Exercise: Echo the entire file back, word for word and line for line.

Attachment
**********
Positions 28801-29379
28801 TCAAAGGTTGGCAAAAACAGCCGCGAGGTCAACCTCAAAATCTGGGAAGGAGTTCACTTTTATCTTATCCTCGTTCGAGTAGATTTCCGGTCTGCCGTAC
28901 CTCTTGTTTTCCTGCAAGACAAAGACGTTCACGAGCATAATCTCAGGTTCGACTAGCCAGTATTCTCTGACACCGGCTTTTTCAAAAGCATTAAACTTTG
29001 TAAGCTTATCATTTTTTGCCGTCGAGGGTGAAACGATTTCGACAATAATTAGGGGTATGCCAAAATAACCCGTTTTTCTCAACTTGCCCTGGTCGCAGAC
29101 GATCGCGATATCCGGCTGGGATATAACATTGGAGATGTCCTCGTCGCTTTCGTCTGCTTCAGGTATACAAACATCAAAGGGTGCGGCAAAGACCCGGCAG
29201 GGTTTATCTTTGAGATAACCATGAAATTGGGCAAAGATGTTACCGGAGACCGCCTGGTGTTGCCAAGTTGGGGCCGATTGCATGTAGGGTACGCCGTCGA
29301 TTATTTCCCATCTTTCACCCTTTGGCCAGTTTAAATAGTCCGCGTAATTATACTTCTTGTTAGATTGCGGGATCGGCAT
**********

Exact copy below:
Positions 28801-29379
28801 TCAAAGGTTGGCAAAAACAGCCGCGAGGTCAACCTCAAAATCTGGGAAGGAGTTCACTTTTATCTTATCCTCGTTCGAGTAGATTTCCGGTCTGCCGTAC
28901 CTCTTGTTTTCCTGCAAGACAAAGACGTTCACGAGCATAATCTCAGGTTCGACTAGCCAGTATTCTCTGACACCGGCTTTTTCAAAAGCATTAAACTTTG
29001 TAAGCTTATCATTTTTTGCCGTCGAGGGTGAAACGATTTCGACAATAATTAGGGGTATGCCAAAATAACCCGTTTTTCTCAACTTGCCCTGGTCGCAGAC
29101 GATCGCGATATCCGGCTGGGATATAACATTGGAGATGTCCTCGTCGCTTTCGTCTGCTTCAGGTATACAAACATCAAAGGGTGCGGCAAAGACCCGGCAG
29201 GGTTTATCTTTGAGATAACCATGAAATTGGGCAAAGATGTTACCGGAGACCGCCTGGTGTTGCCAAGTTGGGGCCGATTGCATGTAGGGTACGCCGTCGA
29301 TTATTTCCCATCTTTCACCCTTTGGCCAGTTTAAATAGTCCGCGTAATTATACTTCTTGTTAGATTGCGGGATCGGCAT